Very persuasive “Students First” by Paul LeBlanc


Putting Students First: Equity, Access and Opportunity in Higher Education by Paul Le Blanc

Published in October 2021.

In Students firstPaul LeBlanc maintains that higher education fulfills two fundamental missions:

  • create new knowledge, fundamental research and breakthroughs that deepen our understanding of the world and fuel human progress
  • unlock opportunity and social mobility to enable people to better their lives and those of their families and communities

Page 167.

I like this definition of what we do in academia.

Students first is all about the second of these intertwined missions. LeBlanc, president of the SNHU, has written a book that we have all invested in the idea that a college education is an engine of opportunity creation should read.

(Disclosure: Paul LeBlanc has been a generous, steadfast and lifelong supporter of my academic career over the years – and is a beloved colleague to many of us in the post-secondary ecosystem).

The central argument running through Students first is that the underlying credit-hour system in which higher education is structured, funded and operated is ill-designed to meet the needs of most learners. In higher education, we keep time constant (a semester or term ends when it ends) while allowing learning to be variable.

A time-based accreditation system, with a typical undergraduate degree requiring 120 credit hours earned by successfully completing approximately forty 3-credit courses, may work well for some traditional residential learners. The undergraduate experience for an 18-22 year old is as much about the experiential aspects of living in a community away from home as it is about learning.

However, this traditional residential experience only applies to 13% of all undergraduate students. In a world where more than 80% of students commute or learn online and 43% of full-time students work, a time-based higher education system makes little sense.

Students first provides a concise and clear explanation of how the American higher education system has been designed and funded over time, with the credit hour as the building block in which the system has evolved.

LeBlanc also provides perhaps the simplest explanation I’ve read of how American higher education is funded and regulated at the federal and state levels, the role of accreditors, and the outcomes of this system as measured by levels. student attrition and debt. Students firsthowever, does more than diagnose the many shortcomings and failings of our post-secondary system.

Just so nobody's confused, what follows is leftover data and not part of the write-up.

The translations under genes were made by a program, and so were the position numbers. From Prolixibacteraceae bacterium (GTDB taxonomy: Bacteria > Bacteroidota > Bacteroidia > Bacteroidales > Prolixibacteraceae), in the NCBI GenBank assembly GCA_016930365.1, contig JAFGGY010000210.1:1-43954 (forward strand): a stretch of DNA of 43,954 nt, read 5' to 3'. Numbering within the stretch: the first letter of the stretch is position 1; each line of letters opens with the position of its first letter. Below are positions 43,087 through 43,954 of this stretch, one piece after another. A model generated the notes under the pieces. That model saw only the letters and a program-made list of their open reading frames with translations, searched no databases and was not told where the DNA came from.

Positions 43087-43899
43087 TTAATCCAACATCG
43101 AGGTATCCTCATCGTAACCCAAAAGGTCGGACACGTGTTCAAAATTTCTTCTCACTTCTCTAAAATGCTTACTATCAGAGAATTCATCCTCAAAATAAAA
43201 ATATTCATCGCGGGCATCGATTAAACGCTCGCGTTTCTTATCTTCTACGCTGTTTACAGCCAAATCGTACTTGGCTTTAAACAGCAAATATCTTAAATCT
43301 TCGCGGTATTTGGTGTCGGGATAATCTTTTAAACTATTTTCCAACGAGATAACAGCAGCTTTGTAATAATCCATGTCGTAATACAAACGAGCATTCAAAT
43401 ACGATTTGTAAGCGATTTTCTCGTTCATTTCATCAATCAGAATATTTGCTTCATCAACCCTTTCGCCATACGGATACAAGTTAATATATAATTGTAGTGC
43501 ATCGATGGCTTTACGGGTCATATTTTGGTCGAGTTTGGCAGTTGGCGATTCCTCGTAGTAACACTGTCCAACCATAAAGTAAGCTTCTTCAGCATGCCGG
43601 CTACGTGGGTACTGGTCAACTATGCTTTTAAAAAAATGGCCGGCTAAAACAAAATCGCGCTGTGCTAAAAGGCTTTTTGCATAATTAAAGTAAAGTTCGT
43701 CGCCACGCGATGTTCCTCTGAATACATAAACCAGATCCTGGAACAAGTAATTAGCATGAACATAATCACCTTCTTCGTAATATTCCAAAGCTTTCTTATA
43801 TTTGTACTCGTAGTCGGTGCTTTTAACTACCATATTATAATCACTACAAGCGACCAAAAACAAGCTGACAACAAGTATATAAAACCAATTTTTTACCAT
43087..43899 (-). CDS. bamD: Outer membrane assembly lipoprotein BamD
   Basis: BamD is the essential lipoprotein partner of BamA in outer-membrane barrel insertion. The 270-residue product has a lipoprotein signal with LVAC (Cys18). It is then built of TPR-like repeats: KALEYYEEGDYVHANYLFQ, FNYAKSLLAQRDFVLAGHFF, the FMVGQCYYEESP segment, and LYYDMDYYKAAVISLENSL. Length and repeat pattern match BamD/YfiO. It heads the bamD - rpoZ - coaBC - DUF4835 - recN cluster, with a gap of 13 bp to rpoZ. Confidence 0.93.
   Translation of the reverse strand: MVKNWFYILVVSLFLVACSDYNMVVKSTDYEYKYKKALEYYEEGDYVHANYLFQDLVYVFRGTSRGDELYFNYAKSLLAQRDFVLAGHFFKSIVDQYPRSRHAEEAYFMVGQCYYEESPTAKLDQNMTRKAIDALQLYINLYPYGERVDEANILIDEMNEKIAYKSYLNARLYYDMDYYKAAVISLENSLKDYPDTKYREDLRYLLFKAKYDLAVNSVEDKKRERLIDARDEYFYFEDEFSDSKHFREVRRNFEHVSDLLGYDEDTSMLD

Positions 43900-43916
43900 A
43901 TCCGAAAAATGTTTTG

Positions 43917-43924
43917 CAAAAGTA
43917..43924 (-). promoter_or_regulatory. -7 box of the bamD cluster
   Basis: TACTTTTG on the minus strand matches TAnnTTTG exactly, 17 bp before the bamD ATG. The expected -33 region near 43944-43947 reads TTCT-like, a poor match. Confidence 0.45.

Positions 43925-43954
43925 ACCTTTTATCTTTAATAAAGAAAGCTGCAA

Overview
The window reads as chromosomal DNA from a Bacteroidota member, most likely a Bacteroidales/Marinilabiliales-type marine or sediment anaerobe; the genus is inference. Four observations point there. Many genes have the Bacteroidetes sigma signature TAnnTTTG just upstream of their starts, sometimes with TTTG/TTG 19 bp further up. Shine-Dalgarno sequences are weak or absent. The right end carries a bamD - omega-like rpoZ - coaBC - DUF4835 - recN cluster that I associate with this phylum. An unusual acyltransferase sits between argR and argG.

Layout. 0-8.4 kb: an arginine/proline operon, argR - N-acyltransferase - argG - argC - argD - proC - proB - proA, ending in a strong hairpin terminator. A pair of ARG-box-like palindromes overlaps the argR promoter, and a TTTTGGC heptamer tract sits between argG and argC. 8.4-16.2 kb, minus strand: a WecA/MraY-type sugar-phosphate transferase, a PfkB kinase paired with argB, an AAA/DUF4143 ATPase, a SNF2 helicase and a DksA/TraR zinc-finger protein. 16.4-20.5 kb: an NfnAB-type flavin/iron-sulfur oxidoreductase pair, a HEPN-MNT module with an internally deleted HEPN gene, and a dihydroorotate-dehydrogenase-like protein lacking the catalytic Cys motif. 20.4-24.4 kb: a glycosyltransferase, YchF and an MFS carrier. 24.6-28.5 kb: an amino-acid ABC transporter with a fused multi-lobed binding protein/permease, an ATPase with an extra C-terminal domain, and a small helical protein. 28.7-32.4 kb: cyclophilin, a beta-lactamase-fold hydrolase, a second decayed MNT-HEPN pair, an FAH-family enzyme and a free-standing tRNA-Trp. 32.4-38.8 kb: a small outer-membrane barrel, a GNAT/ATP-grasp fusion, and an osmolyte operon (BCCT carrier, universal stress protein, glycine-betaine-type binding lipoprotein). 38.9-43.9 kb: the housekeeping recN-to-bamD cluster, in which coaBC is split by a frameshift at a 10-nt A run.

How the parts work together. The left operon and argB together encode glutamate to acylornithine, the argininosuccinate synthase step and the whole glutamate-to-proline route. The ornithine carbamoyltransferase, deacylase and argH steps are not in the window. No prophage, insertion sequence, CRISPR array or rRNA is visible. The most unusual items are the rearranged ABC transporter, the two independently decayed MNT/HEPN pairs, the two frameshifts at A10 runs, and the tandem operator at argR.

If the disease of higher education is that we have built a system that relies on time, the remedy is to change the design to put learning at the center.

How could we move to a system where learning is kept constant and time variable? The answer, LeBlanc argues, is to prioritize skills over other metrics like attendance and grades.

Competency-based training (CBE), as LeBlanc permits, is not a new idea. But it may be an old idea whose time has finally come. Learning sciences and educational technologies have matured to the point where it is now possible to design learning environments and assessments capable of developing and measuring skills across academic disciplines.

One of the great things about Students first is that LeBlanc does not present theoretical arguments for an imaginary future. Instead, he draws deeply from his own institution’s competency-based degree design experiences through SNHU. College for America. The book also has excellent descriptions of other universities designed around the CBE, such as Western Governors University (WGU).

While LeBlanc sees a way forward in rethinking the rules around federal loans, Pell grants, and increasing skills instead of credit hours, he’s clear-headed about the complexities of changing such a large and expansive system. regulated than American higher education.

Instead of advocating for a radical change in the way universities are funded and run, LeBlanc is asking for space for experimentation. The evolution of our post-secondary teaching, learning and funding system will require a commitment to innovation and iteration.

For LeBlanc, the need to at least begin to shift higher education from the credit hour to a competency-based system is as clear as our eventual need to move away from fossil fuels and toward renewable energy.

In the long term, a higher education system that only graduates 62% of students from public institutions and 68% from private, nonprofit institutions while leaving the average student more than $30,000 in debt is neither sustainable nor desirable.

Students first provides every college and university with a roadmap for beginning small-scale experiments in competency-based education while providing a framework for the large-scale policy, funding, and accreditation changes that should occur to scale this reform.

Paul LeBlanc has written a book from which all of us in higher education, including those of us in traditional research-intensive residential institutions, will benefit immeasurably.

What are you reading?


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